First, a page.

Juliette says:
10/13/2015 1:51:00 AM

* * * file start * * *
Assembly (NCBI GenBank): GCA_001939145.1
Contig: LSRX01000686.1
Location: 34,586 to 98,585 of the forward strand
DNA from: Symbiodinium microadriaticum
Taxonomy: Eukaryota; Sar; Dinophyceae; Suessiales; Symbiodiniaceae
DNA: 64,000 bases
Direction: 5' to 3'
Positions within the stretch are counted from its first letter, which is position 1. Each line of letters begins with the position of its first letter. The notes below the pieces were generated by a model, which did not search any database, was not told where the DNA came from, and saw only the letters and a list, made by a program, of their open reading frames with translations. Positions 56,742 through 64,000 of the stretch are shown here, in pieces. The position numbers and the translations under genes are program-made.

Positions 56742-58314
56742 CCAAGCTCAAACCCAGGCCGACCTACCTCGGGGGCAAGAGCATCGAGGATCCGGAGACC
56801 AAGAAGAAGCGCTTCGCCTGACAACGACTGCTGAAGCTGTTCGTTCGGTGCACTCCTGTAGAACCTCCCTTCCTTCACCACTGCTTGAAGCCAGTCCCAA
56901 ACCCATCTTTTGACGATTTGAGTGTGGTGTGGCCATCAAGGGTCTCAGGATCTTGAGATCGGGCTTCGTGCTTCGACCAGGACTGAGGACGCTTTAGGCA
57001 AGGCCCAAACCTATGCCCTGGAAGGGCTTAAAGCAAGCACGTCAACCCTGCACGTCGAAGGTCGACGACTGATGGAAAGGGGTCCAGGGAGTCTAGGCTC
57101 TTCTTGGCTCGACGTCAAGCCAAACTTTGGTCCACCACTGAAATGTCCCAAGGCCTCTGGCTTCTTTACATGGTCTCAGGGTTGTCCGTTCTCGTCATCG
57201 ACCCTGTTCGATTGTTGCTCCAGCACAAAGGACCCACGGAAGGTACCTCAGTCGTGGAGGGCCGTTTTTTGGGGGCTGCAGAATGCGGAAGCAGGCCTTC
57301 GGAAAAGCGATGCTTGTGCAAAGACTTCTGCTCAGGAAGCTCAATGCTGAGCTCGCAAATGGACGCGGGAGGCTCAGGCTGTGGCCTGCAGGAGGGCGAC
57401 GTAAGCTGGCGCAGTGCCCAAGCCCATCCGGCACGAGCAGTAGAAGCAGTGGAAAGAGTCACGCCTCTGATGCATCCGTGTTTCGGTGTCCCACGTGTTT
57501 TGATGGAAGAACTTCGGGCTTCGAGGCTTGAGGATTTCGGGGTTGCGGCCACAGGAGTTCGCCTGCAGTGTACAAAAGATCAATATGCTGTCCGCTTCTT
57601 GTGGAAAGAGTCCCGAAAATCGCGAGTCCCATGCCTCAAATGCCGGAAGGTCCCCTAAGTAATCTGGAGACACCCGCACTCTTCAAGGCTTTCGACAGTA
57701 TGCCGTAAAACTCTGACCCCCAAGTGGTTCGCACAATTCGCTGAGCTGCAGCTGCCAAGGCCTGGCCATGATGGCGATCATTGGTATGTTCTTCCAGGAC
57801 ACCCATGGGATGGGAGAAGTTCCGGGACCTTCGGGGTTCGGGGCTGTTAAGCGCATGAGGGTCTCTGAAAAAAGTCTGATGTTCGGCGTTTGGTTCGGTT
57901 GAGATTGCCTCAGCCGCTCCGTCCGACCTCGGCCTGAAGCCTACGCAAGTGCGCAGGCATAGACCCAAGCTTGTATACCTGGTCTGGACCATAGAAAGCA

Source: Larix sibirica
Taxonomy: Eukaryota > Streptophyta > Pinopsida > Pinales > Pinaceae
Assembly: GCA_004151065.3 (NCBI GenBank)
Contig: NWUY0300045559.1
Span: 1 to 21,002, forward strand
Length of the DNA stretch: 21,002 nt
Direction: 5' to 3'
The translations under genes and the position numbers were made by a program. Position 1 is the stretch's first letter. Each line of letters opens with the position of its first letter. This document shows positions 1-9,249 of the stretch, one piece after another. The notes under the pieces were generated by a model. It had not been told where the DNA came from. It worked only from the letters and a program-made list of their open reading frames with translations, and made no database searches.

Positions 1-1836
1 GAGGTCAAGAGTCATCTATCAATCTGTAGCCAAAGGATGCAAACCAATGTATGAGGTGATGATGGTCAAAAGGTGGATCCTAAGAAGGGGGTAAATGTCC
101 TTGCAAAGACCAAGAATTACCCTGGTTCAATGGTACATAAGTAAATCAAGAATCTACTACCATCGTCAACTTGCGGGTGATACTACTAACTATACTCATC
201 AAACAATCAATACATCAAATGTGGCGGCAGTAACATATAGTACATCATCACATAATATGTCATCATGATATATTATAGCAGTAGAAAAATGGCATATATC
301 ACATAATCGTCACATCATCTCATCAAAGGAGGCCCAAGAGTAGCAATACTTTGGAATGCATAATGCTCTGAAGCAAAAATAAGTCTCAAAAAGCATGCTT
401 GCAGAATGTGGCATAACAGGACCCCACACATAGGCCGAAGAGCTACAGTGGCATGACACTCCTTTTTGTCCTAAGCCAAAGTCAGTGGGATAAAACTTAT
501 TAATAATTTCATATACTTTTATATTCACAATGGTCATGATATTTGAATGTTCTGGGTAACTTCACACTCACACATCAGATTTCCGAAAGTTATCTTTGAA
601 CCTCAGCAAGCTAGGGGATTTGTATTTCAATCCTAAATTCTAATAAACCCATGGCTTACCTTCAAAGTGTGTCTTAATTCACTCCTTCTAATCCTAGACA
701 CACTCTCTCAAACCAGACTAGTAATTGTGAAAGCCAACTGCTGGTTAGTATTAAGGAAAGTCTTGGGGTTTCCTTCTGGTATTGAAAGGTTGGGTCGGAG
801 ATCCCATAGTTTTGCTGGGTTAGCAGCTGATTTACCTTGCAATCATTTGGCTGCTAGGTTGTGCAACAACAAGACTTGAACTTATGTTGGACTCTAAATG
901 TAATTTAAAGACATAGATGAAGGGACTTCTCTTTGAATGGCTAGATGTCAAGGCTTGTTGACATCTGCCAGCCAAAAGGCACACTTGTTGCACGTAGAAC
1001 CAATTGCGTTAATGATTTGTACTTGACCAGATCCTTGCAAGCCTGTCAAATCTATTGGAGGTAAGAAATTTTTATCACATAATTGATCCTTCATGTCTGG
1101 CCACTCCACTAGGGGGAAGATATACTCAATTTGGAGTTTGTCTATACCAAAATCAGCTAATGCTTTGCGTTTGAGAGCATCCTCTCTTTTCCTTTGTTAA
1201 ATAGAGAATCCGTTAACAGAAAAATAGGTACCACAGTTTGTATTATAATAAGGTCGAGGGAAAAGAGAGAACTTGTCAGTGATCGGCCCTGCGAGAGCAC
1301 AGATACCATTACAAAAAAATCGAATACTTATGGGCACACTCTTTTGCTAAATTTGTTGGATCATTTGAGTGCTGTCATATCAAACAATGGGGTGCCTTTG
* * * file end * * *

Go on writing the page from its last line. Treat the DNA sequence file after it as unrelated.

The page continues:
It has long been rumored that mcutfaanurers of items such as razors and batteries specifically produce their products an inferior level in order to ensure repeat business. A similar paradox is occurring in the information security space where many are complaining that the PCI Data Security Standard (PCI DSS) is too complex and costly. What is most troubling is that such opinions are being written in periodicals and by people that should know better. PCI came to life when Visa, MasterCard, American Express, Diner's Club, Discover, and JCB collaborated to create a new set of standards to deal with credit card fraud. PCI requires that all merchants and service providers that handle, transmit, store or process information concerning any of these cards, or related card data, be required to be compliant with the PCI DSS. If they are not compliant, they can face monetary penalties and/or have their card processing privileges terminated by the credit card issuers. The primary purpose of PCI is to force organizations to embrace common security controls to protect credit card data and reduce fraud and theft. The following are the six primary control areas and 12 specific requirements of the PCI DSS: Build and maintain a secure network 1. Install and maintain firewall configurations 2. Do not use vendor-supplied or default passwords Protect cardholder data 3. Protect stored data 4. Encrypt transmissions of cardholder data across public networks Maintain a vulnerability management program 5. Use and regularly update anti-virus software 6. Develop and maintain secure systems and applications Implement Strong Access Control Measures 7. Restrict access to need-to-know 8. Assign unique IDs to each person with computer access 9. Restrict physical access to cardholder data Regularly monitor and test networks 10. Monitor and track all access to network resources and cardholder data 11. Regularly test security systems and processes Maintain an information security policy 12. Maintain a policy that addresses information security A quick review of these 12 items shows that PCI is a textbook example of the fundamentals of information security. With that, PCI Compliance: Understand and Implement Effective PCI Data Security Standard Compliance is an excellent resource that provides the reader with all of the fundamental information needed to understand and implement PCI DSS. The books 13 chapters provide the reader with a comprehensive overview of all of the details and requirements of PCI. The first three chapters provide an overview of the basics about PCI and the basic requirements of the standard. The following six chapters go into detail about each of the primary control areas. In particular, chapter 6 provides a good overview of the PCI logging requirements. This requirement can be time-consuming to put into place. The author notes that a commonly overlooked but essential requirement, namely that of accurate and synchronized time on network devices. Enterprise information network and security infrastructure devices are highly dependent on synchronized time and PCI recognizes that correct time is critical for transactions across a network. In a further discussion about synchronized time in chapter 9, the author unfortunately makes an error when he states that local hardware is considered a stratum 1 time source since it gets its time from its own CMOS. From an NTP perspective, only a device that is directly linked to a stratum-0 device is called a stratum-1. CMOS clocks are notoriously inaccurate and can't be relied upon. The title of chapter 12 is both amusing and accurate `Planning to fail your first Audit'. The irony is that so many organizations lack a CISO or formal business security program in place designed to protect corporate information assets. They don't focus on information security as a process, rather as a set of products or regulatory items to be checked-off. Yet, these same organizations are surprised when they fail an audit. The book concludes in chapter 13 with the well-known observation that security is a process, not an event. The book astutely notes that it is impossible to be PCI compliant without approaching security as a process. Trying to achieve compliance without integrating the various aspects in an integrated fashion is bound to fail. Overall, PCI Compliance: Understand and Implement Effective PCI Data Security Standard Compliance is a great book for one of the most sensible security standards ever. Anyone who has PCI responsibilities or wants to gain a quick understanding of the PCI DSS requirements will find the book to be quite valuable. http://stoqqlezeg.com [url=http://uktfmcr.com]uktfmcr[/url] [link=http://oinoikdlky.com]oinoikdlky[/link]